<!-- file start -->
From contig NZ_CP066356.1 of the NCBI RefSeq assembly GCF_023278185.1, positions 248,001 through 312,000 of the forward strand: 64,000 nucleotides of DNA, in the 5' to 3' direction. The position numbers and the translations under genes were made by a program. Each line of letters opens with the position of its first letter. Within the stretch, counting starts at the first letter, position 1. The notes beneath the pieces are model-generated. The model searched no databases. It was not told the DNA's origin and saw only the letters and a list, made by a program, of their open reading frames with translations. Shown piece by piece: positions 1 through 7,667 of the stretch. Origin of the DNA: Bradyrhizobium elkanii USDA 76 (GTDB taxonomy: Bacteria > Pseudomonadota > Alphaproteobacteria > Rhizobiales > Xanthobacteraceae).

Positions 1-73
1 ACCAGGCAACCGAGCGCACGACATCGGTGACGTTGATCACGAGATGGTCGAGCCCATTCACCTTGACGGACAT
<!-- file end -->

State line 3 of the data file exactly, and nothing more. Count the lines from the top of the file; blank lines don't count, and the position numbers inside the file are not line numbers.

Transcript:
1 ACCAGGCAACCGAGCGCACGACATCGGTGACGTTGATCACGAGATGGTCGAGCCCATTCACCTTGACGGACAT